This is the second voice to speak in Orthodoxy in Dialogue’s Fifty Years after Stonewall: A Virtual Listening Tour. We urge our readers to forward the articles in this series to their diocesan bishops and parish priests. We beg our hierarchy and clergy to listen, attentively, reflectively, and prayerfully.
We ensure complete anonymity if you wish to contribute to this series between now and the end of June.
Thank you for your website and work.
I wanted to share my thoughts. This probably isn’t the type of submission you are looking for, but this is something I’ve wanted to share for a long time and I simply felt moved to write to you after seeing your post about Stonewall. I’m not a professional writer. I’m certainly no theologian. I’m not even much of a deep thinker. I’m a mother who loves my intersex child. I’m Orthodox but struggling to remain in a Church that excludes LGBTQI+ people.
My child did not go through puberty like other children. When it became clear that my child was not just a “late bloomer” we sought medical advice. Many tests and scans later we discovered that my child has an intersex condition. She has XY chromosomes. Her gonads are part ovary and part testes—ovotestes. She has internal structures that are the size, shape, and position of fallopian tubes but consist of the tissue that forms vas deferens. She has a uterus, and her external genitalia have a typically female appearance. Her body does not produce eggs or sperm. Her body does not make either estrogen or testosterone. Without medical hormone therapy she would have a perpetual pre-pubertal physical appearance.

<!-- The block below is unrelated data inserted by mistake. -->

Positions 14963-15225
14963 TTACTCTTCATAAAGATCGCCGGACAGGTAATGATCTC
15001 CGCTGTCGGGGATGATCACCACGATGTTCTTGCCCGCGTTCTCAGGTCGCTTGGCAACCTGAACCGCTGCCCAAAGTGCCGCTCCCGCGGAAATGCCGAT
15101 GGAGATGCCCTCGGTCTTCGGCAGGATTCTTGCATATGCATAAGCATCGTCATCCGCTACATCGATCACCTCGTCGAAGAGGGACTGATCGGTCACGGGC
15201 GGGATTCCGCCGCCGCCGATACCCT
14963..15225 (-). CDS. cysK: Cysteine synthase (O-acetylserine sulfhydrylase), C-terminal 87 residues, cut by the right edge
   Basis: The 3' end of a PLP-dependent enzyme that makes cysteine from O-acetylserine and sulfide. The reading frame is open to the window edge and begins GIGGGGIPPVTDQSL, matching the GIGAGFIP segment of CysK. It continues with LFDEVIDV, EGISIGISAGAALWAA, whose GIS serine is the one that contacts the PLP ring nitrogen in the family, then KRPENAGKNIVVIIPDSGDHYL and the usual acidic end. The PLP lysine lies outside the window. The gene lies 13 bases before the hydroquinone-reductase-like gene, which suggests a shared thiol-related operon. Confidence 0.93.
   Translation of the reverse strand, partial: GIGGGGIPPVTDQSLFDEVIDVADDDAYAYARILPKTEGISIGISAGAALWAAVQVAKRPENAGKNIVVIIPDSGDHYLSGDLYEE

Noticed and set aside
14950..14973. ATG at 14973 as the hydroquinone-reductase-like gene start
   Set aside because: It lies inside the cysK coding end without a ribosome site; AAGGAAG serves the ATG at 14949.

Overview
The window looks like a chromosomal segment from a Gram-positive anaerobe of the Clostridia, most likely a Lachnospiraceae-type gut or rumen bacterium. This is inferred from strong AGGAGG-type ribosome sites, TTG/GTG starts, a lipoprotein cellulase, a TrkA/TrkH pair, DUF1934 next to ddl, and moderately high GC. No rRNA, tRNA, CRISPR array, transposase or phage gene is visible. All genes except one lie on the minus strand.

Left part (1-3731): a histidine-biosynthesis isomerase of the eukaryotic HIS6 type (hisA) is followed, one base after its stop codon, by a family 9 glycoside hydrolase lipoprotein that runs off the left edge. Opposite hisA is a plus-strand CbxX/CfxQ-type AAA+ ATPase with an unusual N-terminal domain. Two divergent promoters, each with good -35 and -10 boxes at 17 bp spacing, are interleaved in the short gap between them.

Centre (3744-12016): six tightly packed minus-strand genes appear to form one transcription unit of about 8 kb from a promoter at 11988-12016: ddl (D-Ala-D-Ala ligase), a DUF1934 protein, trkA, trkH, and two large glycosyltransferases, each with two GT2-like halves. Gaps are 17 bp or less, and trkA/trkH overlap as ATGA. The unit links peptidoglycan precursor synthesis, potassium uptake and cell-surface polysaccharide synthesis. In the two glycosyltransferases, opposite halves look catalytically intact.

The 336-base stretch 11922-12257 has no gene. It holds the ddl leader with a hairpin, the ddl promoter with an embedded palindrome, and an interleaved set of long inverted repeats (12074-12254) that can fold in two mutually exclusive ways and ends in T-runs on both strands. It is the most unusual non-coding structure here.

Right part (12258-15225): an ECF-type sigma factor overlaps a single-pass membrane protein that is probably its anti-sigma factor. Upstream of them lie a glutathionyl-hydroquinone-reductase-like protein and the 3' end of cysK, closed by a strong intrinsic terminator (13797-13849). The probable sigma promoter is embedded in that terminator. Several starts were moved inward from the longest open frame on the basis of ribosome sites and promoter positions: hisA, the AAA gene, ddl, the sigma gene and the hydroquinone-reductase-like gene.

After her diagnosis our family was fortunate to discover the beautiful and welcoming intersex community. Approximately 1 in 200 children is born with an intersex condition. Like my daughter, many of those are unknown until puberty fails to commence. Others are diagnosed in adulthood when couples undergo infertility evaluations. About 1 in 2000 babies is born with intersex genitalia. In those cases the external genitalia are uniquely intersex and cannot be categorized as either female or male.
Through our friendships and education within the intersex community we discovered that my daughter’s condition is relatively uncomplicated. We have friends who have intersex mosaicism in which some of their cells contain XX chromosomes and other cells have XY chromosomes—forming their bodies in unique and beautiful ways that cannot be classified as female or male. The child of a dear friend has XY chromosomes, one gonad that functions as a testes by producing testoserone and a second gonad that functions as an ovary by producing estrogen, a uterus, and a penis. Many friends have Complete Androgen Insensitivity Syndrome, in which people have XY chromosomes and internal testes. These people do not have a uterus, but they do develop breasts and have external genitalia that are female in appearance, with labia and a clitoris and a small vaginal canal. Many other friends have Partial Androgen Insensitivity Syndrome, which creates intersex genitalia and completely unique internal sex organs, hormonal production, and response to those hormones. Millions of people around the world are uniquely intersex.